Mobile Satellite Ventures has secured financing to launch its next-generation satellites and possibly pursue a merger with Inmarsat as the company pursues its strategy of making satellite communications part of the day-to-day operations of first-response organizations.

In late July, MSV parent SkyTerra Communications announced that the Harbinger Capital Partners Funds hedge fund has agreed to provide $500 million in debt financing, while Harbinger affiliates have signed an agreement addressing the structure of a possible merger of SkyTerra and Inmarsat.

With the $500 million financing commitment, SkyTerra and MSV can fund SkyTerra's business plan through the third quarter of 2010. MSV hopes to launch its MSV-1 satellite — a satellite so large that services can be provided to devices with cell-phone-sized form factors and antennas — in late 2009 and a similar MSV-2 satellite during the latter half of 2010, said Alexander Good, SkyTerra CEO and president.

The Harbinger financing announcement came less than three weeks after satellite builder Boeing agreed to defer $40 million in payments associated with the MSV-2 satellite. Together, these deals address a major concern regarding the ability of SkyTerra and MSV to fund its business plan, said Scott McLeod, SkyTerra CFO. “We appreciate that strong financial support of Harbinger, particularly in what are otherwise very challenging capital markets,” McLeod said.

Harbinger's financing is not contingent on SkyTerra completing a deal for Inmarsat, and SkyTerra has the option of trying to secure better financing terms in the marketplace before the first $150 million tranche is exercised in January 2009.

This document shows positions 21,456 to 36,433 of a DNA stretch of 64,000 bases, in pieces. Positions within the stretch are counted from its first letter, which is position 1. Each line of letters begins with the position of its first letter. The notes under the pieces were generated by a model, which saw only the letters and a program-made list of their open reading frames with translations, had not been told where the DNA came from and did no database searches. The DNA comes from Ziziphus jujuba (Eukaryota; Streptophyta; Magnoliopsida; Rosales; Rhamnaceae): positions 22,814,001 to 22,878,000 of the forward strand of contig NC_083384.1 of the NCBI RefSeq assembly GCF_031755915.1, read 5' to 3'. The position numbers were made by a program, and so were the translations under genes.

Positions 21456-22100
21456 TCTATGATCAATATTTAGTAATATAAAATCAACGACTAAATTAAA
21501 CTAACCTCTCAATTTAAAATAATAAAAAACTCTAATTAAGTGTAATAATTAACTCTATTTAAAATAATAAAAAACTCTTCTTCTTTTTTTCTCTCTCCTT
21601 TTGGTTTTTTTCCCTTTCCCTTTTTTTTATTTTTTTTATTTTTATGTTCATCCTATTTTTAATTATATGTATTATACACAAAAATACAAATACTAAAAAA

When MSV launches its huge MSV-1 satellite in 2009 — expected to provide service in 2010 — the size of the satellite means the antennas in devices can be much smaller. During the APCO conference last month, MSV unveiled a prototype handset and PDA that boast similar form factors to those operating on cellular networks today.

“The cigar antenna of the typical satellite phone [today] will be gone,” said Tom Surface, spokesman for MSV.

Just as important, the costs associated with satellite devices can decrease, making satellite capability something that can be integrated into cellular or LMR handsets — an ideal feature for public-safety devices, such as those that would operate on the proposed 700 MHz nationwide broadband network, said Jim Corry, vice president of government solutions for MSV.

“For five bucks, you can put satellite capability into any device,” Corry said. “When we pull this off, I think we're going to change a lot of the metrics.”

Meanwhile, Corry is leading an effort to establish a series of talk groups — some nationwide groups managed by federal agencies and some regional groups, typically managed by state or local agencies — that are designed to provide interoperability using MSV's unique push-to-talk capability.

These talk groups are free to MSV customers and provide communications that are not subject to terrestrial problems, unless MSV's land station in Ottawa is affected, Corry said. Eventually, MSV plans to blanket the U.S. with nine regional talk groups, he said.

MSV previously had announced four regional talk groups, and two more regional talk groups likely would be announced soon. While blanketing the U.S. with regional talk groups would be a milestone for the company, Corry said the diverse and cooperative nature of this rollout has wider implications.

“Take the word ‘satellite’ out of there, take ‘MSV’ out of there, and you can use this same model with LMR,” Corry said. “There are no technical issues to interoperability, just ego and control issues.”

Dick DeVore, chief of emergency management for the department of public safety and homeland security in Allegany County, Md. — the lead agency for the mid-Atlantic regional talk group — echoed this sentiment.

“I think the manner in which MSV has gone about creating interoperability can serve as a model for others,” DeVore said.